: WriteLn('Expl9= ',SizeOf(Expl9));
: end.[/code]
:
In D5 the record sizes behaved as I expected: 32-bit aligned. Which means that every record is multiples of 4 bytes in size, except for packed records. Because SHR and AND operations are very fast, the delphi compiler will place 4 consecutive byte-sized (or 2 word-sized) fields into 1 single longint-sized "field".
• Posts: 41Member
: In D5 the record sizes behaved as I expected: 32-bit aligned. Which means that every record is multiples of 4 bytes in size, except for packed records. Because SHR and AND operations are very fast, the delphi compiler will place 4 consecutive byte-sized (or 2 word-sized) fields into 1 single longint-sized "field".
:
So that's the reason...Nevertheless one should be aware what rules are applied on records in aligned modes. They can be very different from how one's mind works and what expects. This alignment thing was one of the thousand notable cases I must learn I'm afraid;)
• Posts: 6,349Member
: : In D5 the record sizes behaved as I expected: 32-bit aligned. Which means that every record is multiples of 4 bytes in size, except for packed records. Because SHR and AND operations are very fast, the delphi compiler will place 4 consecutive byte-sized (or 2 word-sized) fields into 1 single longint-sized "field".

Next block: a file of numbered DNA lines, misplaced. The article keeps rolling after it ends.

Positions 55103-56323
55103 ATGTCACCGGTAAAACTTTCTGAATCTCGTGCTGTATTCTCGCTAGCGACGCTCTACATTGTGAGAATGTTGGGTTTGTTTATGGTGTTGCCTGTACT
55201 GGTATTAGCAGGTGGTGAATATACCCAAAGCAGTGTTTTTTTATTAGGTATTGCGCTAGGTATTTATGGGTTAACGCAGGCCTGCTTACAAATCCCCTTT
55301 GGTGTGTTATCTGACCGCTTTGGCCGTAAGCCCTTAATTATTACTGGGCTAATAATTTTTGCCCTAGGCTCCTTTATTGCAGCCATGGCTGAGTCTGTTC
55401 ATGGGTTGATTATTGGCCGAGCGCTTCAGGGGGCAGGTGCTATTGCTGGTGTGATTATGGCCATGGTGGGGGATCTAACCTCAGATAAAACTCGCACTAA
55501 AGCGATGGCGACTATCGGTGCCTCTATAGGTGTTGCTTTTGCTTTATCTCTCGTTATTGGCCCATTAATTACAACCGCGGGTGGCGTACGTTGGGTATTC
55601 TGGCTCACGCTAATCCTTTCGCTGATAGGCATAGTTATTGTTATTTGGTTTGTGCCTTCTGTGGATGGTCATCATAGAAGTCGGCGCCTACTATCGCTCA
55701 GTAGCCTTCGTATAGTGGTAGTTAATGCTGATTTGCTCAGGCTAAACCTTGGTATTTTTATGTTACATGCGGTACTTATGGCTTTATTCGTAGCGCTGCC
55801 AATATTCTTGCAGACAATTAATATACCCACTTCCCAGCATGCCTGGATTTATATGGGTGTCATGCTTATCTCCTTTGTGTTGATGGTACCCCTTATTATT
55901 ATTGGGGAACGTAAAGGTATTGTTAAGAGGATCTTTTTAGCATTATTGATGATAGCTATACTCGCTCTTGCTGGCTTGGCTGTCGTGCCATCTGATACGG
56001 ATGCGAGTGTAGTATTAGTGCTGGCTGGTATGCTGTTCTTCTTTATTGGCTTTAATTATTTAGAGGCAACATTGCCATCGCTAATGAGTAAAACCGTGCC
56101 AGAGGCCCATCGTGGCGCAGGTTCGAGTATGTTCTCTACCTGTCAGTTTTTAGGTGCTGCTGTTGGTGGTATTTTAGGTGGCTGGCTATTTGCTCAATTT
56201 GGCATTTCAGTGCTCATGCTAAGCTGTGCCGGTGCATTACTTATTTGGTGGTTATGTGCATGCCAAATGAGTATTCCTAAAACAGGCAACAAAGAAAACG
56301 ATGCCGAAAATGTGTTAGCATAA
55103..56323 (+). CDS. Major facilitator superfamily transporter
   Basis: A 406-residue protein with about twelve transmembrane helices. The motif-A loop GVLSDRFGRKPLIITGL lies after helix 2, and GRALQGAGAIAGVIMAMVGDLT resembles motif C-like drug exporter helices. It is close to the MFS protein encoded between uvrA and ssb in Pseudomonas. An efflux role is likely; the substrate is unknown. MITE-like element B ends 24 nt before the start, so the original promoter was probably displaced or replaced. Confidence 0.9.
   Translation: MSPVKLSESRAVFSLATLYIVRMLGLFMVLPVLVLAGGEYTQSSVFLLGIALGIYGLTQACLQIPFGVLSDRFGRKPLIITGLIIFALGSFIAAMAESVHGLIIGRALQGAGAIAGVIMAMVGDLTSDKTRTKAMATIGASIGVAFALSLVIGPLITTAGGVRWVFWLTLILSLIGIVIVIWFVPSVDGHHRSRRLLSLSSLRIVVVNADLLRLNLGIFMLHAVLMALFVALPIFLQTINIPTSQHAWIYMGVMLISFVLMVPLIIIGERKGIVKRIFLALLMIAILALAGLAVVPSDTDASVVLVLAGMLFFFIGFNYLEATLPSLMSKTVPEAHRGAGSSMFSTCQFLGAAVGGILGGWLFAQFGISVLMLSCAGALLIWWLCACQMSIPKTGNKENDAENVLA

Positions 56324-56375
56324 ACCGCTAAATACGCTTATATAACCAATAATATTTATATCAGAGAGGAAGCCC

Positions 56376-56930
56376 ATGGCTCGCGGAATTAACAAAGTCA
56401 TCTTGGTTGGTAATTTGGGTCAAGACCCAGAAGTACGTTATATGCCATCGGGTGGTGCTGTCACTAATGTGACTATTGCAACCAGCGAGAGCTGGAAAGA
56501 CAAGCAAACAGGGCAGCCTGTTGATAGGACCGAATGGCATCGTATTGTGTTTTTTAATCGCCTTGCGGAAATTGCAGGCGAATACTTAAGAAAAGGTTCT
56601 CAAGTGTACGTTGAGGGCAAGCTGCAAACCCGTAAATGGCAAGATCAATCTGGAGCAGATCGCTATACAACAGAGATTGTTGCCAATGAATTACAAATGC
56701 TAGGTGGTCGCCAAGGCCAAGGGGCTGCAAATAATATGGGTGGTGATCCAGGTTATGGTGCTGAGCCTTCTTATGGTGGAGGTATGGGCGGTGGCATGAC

: :
: So that's the reason...Nevertheless one should be aware what rules are applied on records in aligned modes. They can be very different from how one's mind works and what expects. This alignment thing was one of the thousand notable cases I must learn I'm afraid;)
:
The rules can be found in the help files under "Memory management" and "Structured Types".
• Posts: 41Member
: The rules can be found in the help files under "Memory management" and "Structured Types".
:
Thanks, but I erased Delphi 7 just like Delphi 2006 for the same reason: it was too big system and generated too large code for my aims. I only left the command line compiler to test things and for a reference for Delphi syntax, and I don't plan to use it for anything. An earlier version you probably use would definitely satisfy me, but I cannot get one in the way I got the newest releases (from magazine CD). I cannot download large files from the net. I got 1.8 Free Pascal from a magazine CD which is not the newest release.
As a final decision I returned to TP 5.5 as I added to the last post of my compiler topic. Maybe I should have opened a new post instead of the edit.